Do you carry a torch for someone?
No, I’m not talking about the symbol for the Olympic games (although the picture probably fooled you). During the World War II era, “to carry a torch” for someone actually meant “to have a crush on them.” It stemmed from the metaphor of a burning flame, or to keep a fire burning, as in love.
If you were ever called the “cat’s meow,” then give yourself a pat on the back, because that’s quite a compliment! Back in the 1940s, the “cat’s meow” was the “big shot” or a stylish person, or maybe you were just a “hep cat.”
But if you were called an old “fuddy duddy” then you better hide your head in shame, because “fuddy duddies” were old fashioned, and weren’t considered cool. You also didn’t want to be called a “stoolie” or “stool pigeon” which was a tattle-tale. Don’t “snap your cap” though (don’t get angry).
Being called the “big cheese” was the “cat’s meow’s” closest friend. The big cheese’s were also the “big shots” and the important crowd around town, but nowadays the only adjectives you hear relating to cheese involve Packer’s fans.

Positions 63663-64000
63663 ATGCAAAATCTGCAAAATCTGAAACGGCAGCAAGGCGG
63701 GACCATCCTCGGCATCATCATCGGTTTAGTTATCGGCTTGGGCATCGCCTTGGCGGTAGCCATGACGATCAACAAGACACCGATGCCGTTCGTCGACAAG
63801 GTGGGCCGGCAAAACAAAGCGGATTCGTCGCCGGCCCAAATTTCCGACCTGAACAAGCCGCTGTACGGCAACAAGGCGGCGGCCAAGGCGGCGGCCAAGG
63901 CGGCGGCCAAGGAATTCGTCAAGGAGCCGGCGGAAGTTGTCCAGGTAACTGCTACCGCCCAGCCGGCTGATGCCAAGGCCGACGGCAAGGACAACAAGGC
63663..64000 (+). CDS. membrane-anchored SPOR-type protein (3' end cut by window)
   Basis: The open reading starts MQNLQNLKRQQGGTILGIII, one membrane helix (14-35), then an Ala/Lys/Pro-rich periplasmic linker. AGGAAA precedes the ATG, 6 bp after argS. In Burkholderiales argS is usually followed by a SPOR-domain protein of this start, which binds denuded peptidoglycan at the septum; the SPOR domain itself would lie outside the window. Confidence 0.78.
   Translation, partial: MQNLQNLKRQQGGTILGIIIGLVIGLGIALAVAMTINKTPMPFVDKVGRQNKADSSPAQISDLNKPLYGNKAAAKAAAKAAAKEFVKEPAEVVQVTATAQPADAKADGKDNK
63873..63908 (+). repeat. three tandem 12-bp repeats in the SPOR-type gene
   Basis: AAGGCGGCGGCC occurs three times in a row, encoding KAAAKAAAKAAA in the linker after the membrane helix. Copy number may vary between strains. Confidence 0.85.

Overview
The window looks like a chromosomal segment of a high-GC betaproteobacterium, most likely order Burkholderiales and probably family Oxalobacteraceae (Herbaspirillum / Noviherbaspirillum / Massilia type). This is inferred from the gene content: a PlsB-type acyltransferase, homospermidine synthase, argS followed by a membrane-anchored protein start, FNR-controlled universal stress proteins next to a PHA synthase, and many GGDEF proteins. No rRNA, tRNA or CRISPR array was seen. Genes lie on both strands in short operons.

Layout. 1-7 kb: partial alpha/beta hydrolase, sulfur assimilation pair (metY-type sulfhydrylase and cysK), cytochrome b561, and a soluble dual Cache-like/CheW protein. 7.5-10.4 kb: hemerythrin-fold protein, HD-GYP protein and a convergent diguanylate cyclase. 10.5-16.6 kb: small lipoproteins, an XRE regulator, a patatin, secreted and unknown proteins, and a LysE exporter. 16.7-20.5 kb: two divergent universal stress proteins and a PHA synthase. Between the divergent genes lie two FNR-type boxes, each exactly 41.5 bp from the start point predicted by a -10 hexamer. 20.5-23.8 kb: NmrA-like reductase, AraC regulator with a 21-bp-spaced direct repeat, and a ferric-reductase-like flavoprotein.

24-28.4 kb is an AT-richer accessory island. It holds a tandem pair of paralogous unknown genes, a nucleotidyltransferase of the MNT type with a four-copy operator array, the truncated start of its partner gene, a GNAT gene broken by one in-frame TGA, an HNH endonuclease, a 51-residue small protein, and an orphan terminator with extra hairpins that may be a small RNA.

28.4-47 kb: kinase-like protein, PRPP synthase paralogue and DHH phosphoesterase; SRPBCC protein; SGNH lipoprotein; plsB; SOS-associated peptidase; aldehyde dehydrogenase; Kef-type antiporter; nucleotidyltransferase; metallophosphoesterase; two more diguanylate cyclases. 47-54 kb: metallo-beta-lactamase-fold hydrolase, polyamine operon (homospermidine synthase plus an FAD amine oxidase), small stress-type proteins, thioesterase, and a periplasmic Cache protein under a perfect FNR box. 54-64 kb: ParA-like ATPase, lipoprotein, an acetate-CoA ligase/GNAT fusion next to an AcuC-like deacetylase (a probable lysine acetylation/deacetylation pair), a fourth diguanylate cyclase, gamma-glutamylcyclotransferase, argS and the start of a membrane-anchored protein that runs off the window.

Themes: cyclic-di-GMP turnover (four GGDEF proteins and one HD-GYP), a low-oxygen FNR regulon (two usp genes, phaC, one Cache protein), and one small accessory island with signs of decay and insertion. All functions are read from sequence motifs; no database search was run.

If you were in the Rat Pack, associated with the Pack, or even just a Rat Pack wannabe, you would’ve called a woman a “dame, broad, or chick.” If you walked into a bar and wanted some alcohol you might have referred to it as “gasoline.” “Crazy,” was actually another word for “cool” and “crumb” was used to describe a creep. “Rind-a-ding” meant terrific, a “gasser” was a great person, a “mouse” was a small woman, “clyde” apparently meant anything, and a “harve” was a “square.” And if you had a girlfriend who loved to go dancing? Well you’d be dating a “twirl.”
Are you hard boiled? No I’m not talking about your eggs, “hard boiled” was a term used to describe a tough, strong person.
A “jalopy” was an old, broken down car, a “kisser” was simply used to refer to a mouth, and a “flat tire” was used to describe a boring, disappointing date.
If you were talking to your friends about Fred Astaire or Gene Kelly, or maybe just describing the flawless performance you just gave on the dance floor, you’d be describing a “hoofer,” which was simply a term meaning “dancer.” Or maybe you’d just decide to call them a “swell” dancer.
When you talked about Fred Astaire wearing his top hat and his tails, you’d probably say he looked pretty “ritzy,” “swanky,” or “spiffy.”
Other slang terms include “high hat” which meant to snub, “keen” which meant attractive or appealing, and “pinch” which was to arrest.
World War II era slang was definitely different than the slang we commonly hear today, but I still think it’s pretty swell!